Lactate DehydrogenaseJune 2008 Molecule of the Month by David Goodsell
doi: 10.2210/rcsb_pdb/mom_2008_6 (PDF Version, ePub Version )
Lactate dehydrogenase is a safety valve in our pipeline of energy production. Most of the time, our cells break down glucose completely, releasing the carbon atoms as carbon dioxide and the hydrogen atoms as water. This requires a lot of oxygen. If the flow of oxygen is not sufficient, however, the pipeline of energy production gets stopped up at the end of glycolysis. Lactate dehydrogenase is the way that cells solve this problem, at least temporarily.
When we exercise at a normal pace, our cells get plenty of oxygen and sugar is broken down quickly and efficiently. However, during sprints or other over-exertions, there isn't enough oxygen to go around. In this case, our cells use glycolysis as their primary source of energy, As part of glycolysis, hydrogen from glucose is placed on NAD+ to form NADH. Normally, these hydrogen atoms are then transferred to oxygen to form water. If oxygen isn't available, the NADH builds up and there isn't enough NAD+ to continue using glycolysis to make ATP. That's where lactate dehydrogenase steps in: it combines pyruvate and NADH, producing lactic acid and NAD+. The NAD+ can then be recycled to do another round of glycolysis, quickly producing more energy for the sprint. However, lactic acid builds up and in a matter of a minute or so, you have to stop and let your body recover. As you catch your breath, your body converts the lactic acid back to pyruvate, where it enters your normal flow of aerobic energy production.
Mix and Match
Our cells build two major types of lactate dehydrogenase: the M form and the H form (there is also a third form that is only made in sperm). These are very similar in size and shape, but they have different catalytic properties. The M form, which is the major form in your large skeletal muscles, is best at converting pyruvate to lactate. It stands ready to get to work if the muscles need to perform anaerobic exercise. The H form, on the other hand, is better at the opposite reaction, converting lactate to pyruvate. It is the major form in the heart, which has a constant supply of oxygen and can easily use lactate as an aerobic source of energy. The two types are so similar in structure that they form complexes with a mixture of both types, for instance, with two H chains and two M chains. In this way, different cells can tailor their lactate dehydrogenases to fit their current needs. The molecule shown here, from PDB entry 3ldh, is the form with four identical M chains.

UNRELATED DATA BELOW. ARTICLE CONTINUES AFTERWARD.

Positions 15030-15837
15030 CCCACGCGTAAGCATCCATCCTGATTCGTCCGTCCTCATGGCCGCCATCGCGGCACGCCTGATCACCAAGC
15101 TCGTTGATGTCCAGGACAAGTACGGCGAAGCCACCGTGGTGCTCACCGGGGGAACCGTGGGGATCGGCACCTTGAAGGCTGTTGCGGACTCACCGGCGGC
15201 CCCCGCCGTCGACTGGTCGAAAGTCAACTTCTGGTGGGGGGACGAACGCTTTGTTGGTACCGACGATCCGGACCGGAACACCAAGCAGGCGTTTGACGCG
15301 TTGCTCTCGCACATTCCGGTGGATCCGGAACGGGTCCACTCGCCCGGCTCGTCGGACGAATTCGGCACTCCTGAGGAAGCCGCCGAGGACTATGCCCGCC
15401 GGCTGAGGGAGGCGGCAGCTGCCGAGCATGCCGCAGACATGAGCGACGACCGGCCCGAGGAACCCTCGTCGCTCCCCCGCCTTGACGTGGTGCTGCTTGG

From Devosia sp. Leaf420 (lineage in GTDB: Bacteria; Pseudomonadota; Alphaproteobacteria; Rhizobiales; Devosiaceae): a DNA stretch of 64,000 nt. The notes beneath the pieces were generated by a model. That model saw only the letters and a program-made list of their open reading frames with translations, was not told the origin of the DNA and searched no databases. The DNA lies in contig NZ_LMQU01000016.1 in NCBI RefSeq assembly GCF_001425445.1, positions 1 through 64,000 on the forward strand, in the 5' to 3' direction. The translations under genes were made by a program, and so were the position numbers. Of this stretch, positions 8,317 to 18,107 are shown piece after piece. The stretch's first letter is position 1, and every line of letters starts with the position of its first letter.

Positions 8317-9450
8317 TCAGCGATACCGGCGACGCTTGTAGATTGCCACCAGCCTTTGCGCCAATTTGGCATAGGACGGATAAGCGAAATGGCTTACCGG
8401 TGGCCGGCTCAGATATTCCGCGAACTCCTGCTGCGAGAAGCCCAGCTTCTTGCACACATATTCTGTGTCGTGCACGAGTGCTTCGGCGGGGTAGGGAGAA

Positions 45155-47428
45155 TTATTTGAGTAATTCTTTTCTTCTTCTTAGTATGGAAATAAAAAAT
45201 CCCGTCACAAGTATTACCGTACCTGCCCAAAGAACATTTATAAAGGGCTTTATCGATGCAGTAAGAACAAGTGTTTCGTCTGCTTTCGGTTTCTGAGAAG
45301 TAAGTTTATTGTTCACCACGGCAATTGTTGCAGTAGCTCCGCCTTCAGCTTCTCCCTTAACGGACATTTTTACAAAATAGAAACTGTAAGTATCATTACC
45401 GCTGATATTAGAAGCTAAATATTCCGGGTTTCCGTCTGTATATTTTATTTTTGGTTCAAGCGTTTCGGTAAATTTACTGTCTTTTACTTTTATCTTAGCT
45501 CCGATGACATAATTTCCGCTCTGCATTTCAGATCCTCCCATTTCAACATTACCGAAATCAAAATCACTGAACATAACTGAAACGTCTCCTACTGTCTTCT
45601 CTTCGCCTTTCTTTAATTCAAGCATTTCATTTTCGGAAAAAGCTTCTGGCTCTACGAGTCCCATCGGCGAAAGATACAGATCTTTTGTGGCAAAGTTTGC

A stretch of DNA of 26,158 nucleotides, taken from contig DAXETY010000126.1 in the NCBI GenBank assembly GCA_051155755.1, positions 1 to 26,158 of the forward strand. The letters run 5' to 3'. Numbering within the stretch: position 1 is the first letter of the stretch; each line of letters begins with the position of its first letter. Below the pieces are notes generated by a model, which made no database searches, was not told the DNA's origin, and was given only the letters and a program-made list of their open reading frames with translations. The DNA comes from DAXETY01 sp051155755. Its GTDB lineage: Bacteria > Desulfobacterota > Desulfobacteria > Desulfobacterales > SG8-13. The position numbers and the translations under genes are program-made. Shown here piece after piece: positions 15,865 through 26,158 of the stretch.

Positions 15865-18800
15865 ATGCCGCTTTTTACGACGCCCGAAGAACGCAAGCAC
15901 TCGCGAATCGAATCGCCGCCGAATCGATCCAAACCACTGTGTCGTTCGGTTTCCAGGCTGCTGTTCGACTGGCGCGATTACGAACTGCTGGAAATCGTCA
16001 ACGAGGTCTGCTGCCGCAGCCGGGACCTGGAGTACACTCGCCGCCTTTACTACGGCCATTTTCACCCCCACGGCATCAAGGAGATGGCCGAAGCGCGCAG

Some bacteria obtain most of their energy by conversion of glucose into lactose. This process is called fermentation, and you have probably experienced the results of it at the dinner table. Fermenting bacteria are used to convert milk into yogurt and fermented lactic acid is an important part of the sharp flavors of sauerkraut and sourdough bread. The bacterial lactose dehydrogenase shown here is an allosteric enzyme. Binding of fructose 1,6-bisphosphate, one of the molecules formed in the early steps of glycolysis, causes the enzyme to change into an active shape. Remarkably, PDB entry 1lth, shown here, contains two separate enzyme molecules, one in the active state (left) and one in the inactive state (right).
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Exploring the Structure
The protozoan parasites that cause malaria are thought to rely on glycolysis for most of their
energy during part of their cycle of infection. Researchers are now looking for drugs to
block the action of lactate dehydrogenase as a way of attacking these parasites and
curing the infection. The structure shown here (PDB entry
has four molecules of
chloroquine bound in the active sites of the lactate dehydrogenase found in the Plasmodium parasite.
Chloroquine is one of the major drugs used to treat malaria, however, its major site of
action probably isn't at this enzyme; instead, it is thought to block the unusual methods
that the parasite must use to feed on blood. But researchers are exploring many other
anti-malarial molecules that target lactate dehydrogenase, as seen in other PDB entries such as
and similar structures.
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Additional reading about lactate dehydrogenase
D. L. Nelson and M. M. Cox (2000) Lehninger Principles of Biochemistry. Worth Publishers.
M. T. Madigan, J. M. Martinko and J. Parker (2000) Brock Biology of Microorganisms. Prentice Hall.
J. A. Read, K. W. Wilkinson, R. Tranter, R. B. Sessions and R. L. Brady (1999) Chloroquine binds in the cofactor binding site of Plasmodium falciparum lactate dehydrogenase. Journal of Biological Chemistry 274, 10213-10218.
S. Iwata, K. Kamata, S. Yoshida, T. Minowa and T. Ohta (1994) T and R states in the crystals of bacterial L-lactate dehydrogenase reveal the mechanism for allosteric control. Structure 1, 176-185.
J. J. Holbrook, A. Liljas, S. J. Steindel and M. G. Rossman (1975) Lactate Dehydrogenase. In "The Enzymes," P. D. Boyer, editor. Academic Press. Volume XI, pages 191-292.
© 2013 David Goodsell & RCSB Protein Data Bank